Liberalism in India – A historical perspective

Map of India. Most of India is yellow (elevation 100–1000 m). Some areas in the south and mid-east are brown (above 1000 m). Major river valleys are green (below 100 m).

India has never been more ‘nationalistic’ in recent history. With the wave of elections and the upcoming big one in 2019, it is even more obvious that a string of jingoistic messages are being floated. In equal measure though, is the ‘liberal’ front of things questioning ideologies and far standing traditions. The term ‘liberal’ is a more recent concept in the history of time (earliest references are 17th century) wherein freedom of religion, a general acceptance of free thinking, open and transparent society are fundamental tenets. Traditionally India has been a unitized fabric of rulers and the ruled; and religion has been inseparable, as it is today. Mighty kings fought and expanded their vast empires stretching all the way from Afghanistan to parts of present day Burma even. Up until the 10th century, predominantly, three religions were practised: Hinduism, Buddhism & Jainism.  I shall not get into the Aryan-Dravidian divide and shall discuss India as it stands. Let us start from the time when a coherent system of barter, metallurgy, pottery, politics, warfare and agriculture was developed. Religion and state were never separated and yet society prospered at various times and at other times there were setbacks. How has the country fared from the view of the modern ‘liberal’ tag during several phases of her existence?

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United States in December – A Photo Essay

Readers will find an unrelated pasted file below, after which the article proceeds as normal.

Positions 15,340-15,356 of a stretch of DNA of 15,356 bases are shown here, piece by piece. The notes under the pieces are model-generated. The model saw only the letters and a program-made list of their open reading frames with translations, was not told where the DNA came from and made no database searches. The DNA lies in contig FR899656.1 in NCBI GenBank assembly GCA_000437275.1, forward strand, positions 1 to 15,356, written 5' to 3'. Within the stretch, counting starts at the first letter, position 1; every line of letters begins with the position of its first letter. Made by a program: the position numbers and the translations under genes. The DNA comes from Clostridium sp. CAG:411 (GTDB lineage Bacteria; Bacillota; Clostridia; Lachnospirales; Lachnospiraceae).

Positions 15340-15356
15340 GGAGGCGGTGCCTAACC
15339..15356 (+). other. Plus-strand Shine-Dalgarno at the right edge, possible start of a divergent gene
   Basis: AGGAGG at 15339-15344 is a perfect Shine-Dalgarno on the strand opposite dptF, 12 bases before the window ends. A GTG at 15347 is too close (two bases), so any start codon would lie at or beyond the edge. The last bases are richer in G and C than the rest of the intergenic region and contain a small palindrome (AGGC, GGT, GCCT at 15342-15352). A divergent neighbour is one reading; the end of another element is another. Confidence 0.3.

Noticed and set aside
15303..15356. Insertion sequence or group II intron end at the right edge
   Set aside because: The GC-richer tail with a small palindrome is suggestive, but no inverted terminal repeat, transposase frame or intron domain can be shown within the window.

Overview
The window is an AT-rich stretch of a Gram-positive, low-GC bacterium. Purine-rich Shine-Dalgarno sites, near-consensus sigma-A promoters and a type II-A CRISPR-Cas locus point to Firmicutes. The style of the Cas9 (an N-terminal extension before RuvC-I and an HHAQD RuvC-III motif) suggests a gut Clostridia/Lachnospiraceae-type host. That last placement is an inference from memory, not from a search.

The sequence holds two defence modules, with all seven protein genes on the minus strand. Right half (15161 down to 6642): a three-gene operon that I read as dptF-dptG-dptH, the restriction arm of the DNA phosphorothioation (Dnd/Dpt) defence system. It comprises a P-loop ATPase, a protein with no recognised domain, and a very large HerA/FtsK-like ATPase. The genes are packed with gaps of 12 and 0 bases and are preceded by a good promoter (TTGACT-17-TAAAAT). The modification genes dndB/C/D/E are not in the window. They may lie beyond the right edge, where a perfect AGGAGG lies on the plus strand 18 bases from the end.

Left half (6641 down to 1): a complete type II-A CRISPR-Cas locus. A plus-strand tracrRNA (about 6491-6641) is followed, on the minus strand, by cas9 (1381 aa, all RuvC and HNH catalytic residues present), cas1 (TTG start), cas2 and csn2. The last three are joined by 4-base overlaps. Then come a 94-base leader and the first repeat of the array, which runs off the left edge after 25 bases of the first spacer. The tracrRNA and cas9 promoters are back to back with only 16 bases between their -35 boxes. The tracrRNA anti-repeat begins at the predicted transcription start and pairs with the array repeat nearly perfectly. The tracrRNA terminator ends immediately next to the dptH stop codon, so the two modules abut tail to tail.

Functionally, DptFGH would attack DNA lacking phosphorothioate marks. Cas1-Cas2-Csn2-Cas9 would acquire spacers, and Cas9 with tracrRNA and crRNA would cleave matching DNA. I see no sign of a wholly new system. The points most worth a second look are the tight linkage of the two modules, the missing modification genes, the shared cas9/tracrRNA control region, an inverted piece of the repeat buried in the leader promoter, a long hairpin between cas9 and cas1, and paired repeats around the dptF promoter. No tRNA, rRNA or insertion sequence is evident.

DSC_0180.jpgTraveling through peak winter in cold places is never fun. On a recent work cum holiday trip I was presented with two options – take pictures at -20°C or stay warm in rented rooms. Needless to say, I chose the former. Working my way through parts of Boston, New York, Colorado and Minneapolis over the course of just a little under 4 weeks, I managed to get some wintry snowy pictures with shaking hands. I leave a few here.

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The little known Matha of Kanchipuram

Related imageKanchipuram has always been one of the most important religious cities of the world. Housing over a hundred temples, all at least a 1000 years old, it has been a confluence of Shiva, Vishnu and Shakta tracts of Hinduism. The capital of the Pallava dynasties for centuries, the city is sacred to many as one of the most potent centers for spirituality. It is one of the Sapta Puris or Seven Cities (Ayodhya, Mathura, Haridwar, Kashi, Kanchipuram, Ujjain and Dwarka). These cities are the select places of high spiritual elevation and spiritual masters have time and again been born in these places. On one warm summer afternoon, I visited the matha (an institute of asceticism usually started by a spiritual master) of one such exalted masters, Upanishad Brahmendra.

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Practical info on traveling through Northern Spain

DSC_0423_01.jpgHaving traveled through the slightly off the beaten path of Northern Spain, I thought it might be useful to pen down some practical information on how to travel through this part of the vast and beautiful country of Spain. I often found more information on the bigger and more popular cities of Spain but found it a little difficult to get easy information on this part. Its my humble attempt to list a few things that might be useful to someone planning to travel here someday!

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San Sebastian – My 48 hours in the Basque city

DSC_0641_01Seated right along the border of France and Spain and flanked by gorgeous beaches, San Sebastian is a walhalla of fine dining and is a perfect getaway from France or Spain for a long weekend. My last stop along the northern coast of Spain, I took a morning bus from Santander to San Sebastian passing through Bilbao. I could have chosen to spend my time in the bigger Bilbao instead but I was ready for a more intimate and chic affair with San Sebastian.

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